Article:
And so for each of the months she had something good to say.

And now where are you going?” they asked her.

I want to return to my tent to feed my hungry children.”

Bring your sack over here,” they said, and filled it and sewed it up. “Take it, but don’t open it until you get home.”

The old woman returned to her tent and said to her children, “Well, today I didn’t go to any homes. But I found golden children, little angels, twelve handsome young men. And they gave me this – what is has inside I don’t know. Let’s see what’s inside.”

They opened it, and what do you think they found? All golden coins. The twelve young men were really the Twelve months, and the Gypsy woman, because she hadn’t insulted any of the months, got the treasure.

The next day the weather was perfectly clear. The Gypsy woman ran to the woman she’d promised to see. As much gold as she’d got, she still wanted to beg – that’s the Gypsy way, and that’s why people say Gypsies are never satisfied.

On the way she met the quarrelsome neighbour, who recognised her and said, “whatever she gives you, I’ll give you more. Now tell me what you want.”

What can I say? I don’t want you to give me anything, for God has provided.”

What did God give you?”

So she told her how she’d found the cave and gone in to get out of the rain.

Where’s the entrance to this cave? I’ll go and see for myself.”

So she went on her way to the Twelve Months but without knowing who they were. She found the entrance just where the Gypsy had told her, and went into the cave, pretending to be cold.

What month is it, old woman, that it’s so cold outside?”

It’s March – the cruellest, worst month in the year.”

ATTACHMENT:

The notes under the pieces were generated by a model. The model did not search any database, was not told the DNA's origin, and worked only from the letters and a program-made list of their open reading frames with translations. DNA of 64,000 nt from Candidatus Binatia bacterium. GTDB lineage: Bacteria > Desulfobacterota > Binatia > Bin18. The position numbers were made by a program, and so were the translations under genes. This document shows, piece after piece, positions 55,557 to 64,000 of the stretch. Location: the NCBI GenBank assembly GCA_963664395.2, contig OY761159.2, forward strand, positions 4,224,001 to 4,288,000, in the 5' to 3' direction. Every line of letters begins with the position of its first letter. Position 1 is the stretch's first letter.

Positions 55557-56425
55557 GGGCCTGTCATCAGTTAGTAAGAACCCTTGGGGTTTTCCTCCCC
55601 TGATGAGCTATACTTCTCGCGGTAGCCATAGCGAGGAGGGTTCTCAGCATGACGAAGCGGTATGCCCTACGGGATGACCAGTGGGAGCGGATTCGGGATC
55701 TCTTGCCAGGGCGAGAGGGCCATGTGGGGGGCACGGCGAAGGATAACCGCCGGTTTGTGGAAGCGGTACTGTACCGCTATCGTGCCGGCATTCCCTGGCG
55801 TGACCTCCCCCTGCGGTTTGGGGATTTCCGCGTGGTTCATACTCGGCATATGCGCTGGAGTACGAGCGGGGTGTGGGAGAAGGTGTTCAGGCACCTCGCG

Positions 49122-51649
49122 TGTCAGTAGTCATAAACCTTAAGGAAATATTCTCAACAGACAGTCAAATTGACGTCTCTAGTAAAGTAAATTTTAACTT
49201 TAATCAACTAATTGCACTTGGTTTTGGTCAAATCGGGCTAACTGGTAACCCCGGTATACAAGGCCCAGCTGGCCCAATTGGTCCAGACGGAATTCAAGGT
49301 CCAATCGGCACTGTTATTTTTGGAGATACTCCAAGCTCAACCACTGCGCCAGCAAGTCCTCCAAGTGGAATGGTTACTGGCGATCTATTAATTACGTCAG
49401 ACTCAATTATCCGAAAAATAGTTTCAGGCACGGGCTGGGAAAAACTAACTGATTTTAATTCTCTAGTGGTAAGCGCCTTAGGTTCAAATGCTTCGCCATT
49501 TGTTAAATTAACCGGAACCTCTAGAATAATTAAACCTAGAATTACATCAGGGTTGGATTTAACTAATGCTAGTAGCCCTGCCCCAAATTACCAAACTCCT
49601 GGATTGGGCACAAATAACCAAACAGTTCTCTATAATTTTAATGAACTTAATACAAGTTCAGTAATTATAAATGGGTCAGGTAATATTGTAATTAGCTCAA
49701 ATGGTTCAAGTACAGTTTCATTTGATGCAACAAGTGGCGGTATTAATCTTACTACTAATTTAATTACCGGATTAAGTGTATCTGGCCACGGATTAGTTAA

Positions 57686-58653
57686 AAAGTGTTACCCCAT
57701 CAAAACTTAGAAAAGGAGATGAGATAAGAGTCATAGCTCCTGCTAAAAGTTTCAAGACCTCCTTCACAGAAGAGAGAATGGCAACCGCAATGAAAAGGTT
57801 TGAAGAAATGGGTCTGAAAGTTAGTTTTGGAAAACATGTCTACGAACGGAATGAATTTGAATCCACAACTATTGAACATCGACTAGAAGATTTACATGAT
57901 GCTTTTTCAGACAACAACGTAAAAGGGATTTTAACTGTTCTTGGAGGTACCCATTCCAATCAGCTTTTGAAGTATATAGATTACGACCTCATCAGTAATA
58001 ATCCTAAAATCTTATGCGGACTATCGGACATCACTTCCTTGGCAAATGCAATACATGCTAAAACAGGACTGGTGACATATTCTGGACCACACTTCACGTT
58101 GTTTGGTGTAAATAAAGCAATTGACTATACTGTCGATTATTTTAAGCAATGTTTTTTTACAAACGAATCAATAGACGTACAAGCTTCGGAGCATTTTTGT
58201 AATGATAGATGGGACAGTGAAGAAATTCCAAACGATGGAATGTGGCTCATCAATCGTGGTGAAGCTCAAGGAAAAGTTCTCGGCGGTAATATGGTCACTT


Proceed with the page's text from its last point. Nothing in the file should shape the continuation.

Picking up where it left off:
And what do you have to say about February?”

That stupid February?” And she went on to curse all the months, without a good word to say about any of them.

Give use your sack old woman.” They filled it and sewed it up and told her to open it only when she got home. It was so heavy she hoped to find gold inside. She thought it would be the same as the Gypsy’s. When she got back to the city and opened it, however, what do you think she found? Lots of snakes that came out and ate everything, including her.

Her neighbour said, “The Gypsy knew everything. My neighbour was truly a bad woman. So the Gypsy did her magic.”

That’s why since then people, even today, ten million years later, still say that Gypsies know everything, and believe me it’s true!

 

What the Wind means to me

 

Kites rise highest against the wind, not with it. ~ Winston Churchill

 

 

Neither fire nor wind, birth nor death can erase our good deeds. ~ Hindu Prince Gautama Siddharta, the founder of Buddhism, 563-483 B.C.

 

 

For what is it to die, but to stand in the sun and melt into the wind? ~ Kahlil Gibran (Lebanese born American philosophical Essayist, Novelist and Poet. 1883-1931)

 

 

Absence weakens mediocre passions and increases great ones, as the wind blows out candles and kindles fires. ~ François de la Rochefoucauld (French classical author, and leading exponent of the Maxime, 1613-1680)

 

 

If a man does not know what port he is steering for, no wind is favourable to him. ~ Seneca

 

 

Thou wind!

Which art the unseen similitude of God

The Spirit, His most meet and mightiest sign.

~ Philip James Baile

 

 

Bless the Lord, O my soul. O Lord my God, thou art very great; thou art clothed with honour and majesty. Who coverest thyself with light as with a garment: who stretches out the heavens like a curtain: Who layeth the beams of his chambers in the waters: who maketh the clouds his chariot: who walketh upon the wings of the wind: Who maketh his angels spirits; his ministers a flaming fire: Who laid the foundations of the earth, that it should not be removed for ever. ~ Bible, Psalms (ch. CIV, v. 1-5)